One of the biggest cyclones in history, just swiped across the Indian coast line, leaving at least 38 dead. A major loss to property was also reported in multiple regions including the maximum brunt to the poor state of Odisha.
This cyclone might be one of three summer cyclones that battered the Indian region in the last 150 years, but climate change is here to make sure that their lies even severe calamities ahead. The cyclone is not the only clue to the future, there are others- peaking temperatures breaking records in the country every other day, diminishing species of flora and fauna alike, increased number of natural disasters and much more. Yes, climate change also poses a threat to the genetic diversity.
The hilly state of Jammu and Kashmir is already seeing serious uncertainties in water availability due to climate change – sometimes too much water, sometimes too little. The northeast – traditionally a very high rainfall region – is facing an unprecedented drought. Central India is drying out because the monsoon rainfall keeps getting more uncertain due to climate change. Not to forget, the majority of farmers in the country are dependent on rains for irrigation.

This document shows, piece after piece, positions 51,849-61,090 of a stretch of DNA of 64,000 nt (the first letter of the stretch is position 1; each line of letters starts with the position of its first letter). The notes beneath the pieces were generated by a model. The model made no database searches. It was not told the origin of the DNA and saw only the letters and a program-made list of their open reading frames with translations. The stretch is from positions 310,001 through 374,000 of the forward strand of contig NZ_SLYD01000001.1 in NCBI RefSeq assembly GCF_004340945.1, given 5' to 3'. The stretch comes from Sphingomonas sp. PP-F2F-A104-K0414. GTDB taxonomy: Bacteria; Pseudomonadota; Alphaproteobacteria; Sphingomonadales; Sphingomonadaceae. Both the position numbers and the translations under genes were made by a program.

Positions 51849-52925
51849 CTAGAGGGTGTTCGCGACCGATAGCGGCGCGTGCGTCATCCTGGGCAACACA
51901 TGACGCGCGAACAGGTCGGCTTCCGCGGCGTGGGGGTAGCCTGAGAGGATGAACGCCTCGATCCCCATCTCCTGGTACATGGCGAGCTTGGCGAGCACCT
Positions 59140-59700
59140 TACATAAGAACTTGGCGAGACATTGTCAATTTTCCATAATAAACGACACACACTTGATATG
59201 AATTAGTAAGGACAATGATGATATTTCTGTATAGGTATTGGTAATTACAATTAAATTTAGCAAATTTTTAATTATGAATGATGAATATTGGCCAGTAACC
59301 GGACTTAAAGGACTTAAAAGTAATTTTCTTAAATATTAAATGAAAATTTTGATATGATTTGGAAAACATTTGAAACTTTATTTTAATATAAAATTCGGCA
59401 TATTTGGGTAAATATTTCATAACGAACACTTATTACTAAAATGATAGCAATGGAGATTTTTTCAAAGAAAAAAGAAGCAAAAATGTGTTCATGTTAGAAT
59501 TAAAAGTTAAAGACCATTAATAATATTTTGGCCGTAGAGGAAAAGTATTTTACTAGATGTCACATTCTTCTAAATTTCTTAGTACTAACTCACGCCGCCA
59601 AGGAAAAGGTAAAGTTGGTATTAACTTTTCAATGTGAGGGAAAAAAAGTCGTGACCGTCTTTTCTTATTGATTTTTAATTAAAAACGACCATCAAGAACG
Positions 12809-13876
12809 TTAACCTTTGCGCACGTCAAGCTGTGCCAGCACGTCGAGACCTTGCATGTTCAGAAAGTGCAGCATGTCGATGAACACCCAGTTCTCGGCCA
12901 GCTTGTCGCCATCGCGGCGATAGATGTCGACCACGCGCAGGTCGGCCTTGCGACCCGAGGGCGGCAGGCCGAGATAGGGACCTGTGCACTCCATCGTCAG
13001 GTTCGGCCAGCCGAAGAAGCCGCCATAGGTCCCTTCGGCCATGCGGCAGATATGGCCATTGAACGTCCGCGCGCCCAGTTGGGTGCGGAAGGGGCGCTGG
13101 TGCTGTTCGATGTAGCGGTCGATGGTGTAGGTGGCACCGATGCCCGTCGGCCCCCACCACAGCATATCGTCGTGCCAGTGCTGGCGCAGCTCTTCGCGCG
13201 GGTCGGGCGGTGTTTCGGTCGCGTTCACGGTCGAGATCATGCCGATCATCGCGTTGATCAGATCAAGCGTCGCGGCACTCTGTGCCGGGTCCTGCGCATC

According to a report, the GDP of India has slowed down by over 30% over the last 50 years because of the changes being inflicted upon the climate.
While elections are going on in the country and politicians are announcing and repeating their promises to the general public, anyone is hardly talking about ‘climate change’, perhaps the biggest concern of today. Their manifestos still manage to mention ‘climate change’, but hardly the issue is ever addressed in the election speeches.
As writer Omair Ahmad notes in his article, “it is possible to view almost all the main issues being discussed during the elections, from poverty to extremism to employment, as being a function or outcome of climate change. Yet no politician speaks its name.”
Image Credits – DNA India
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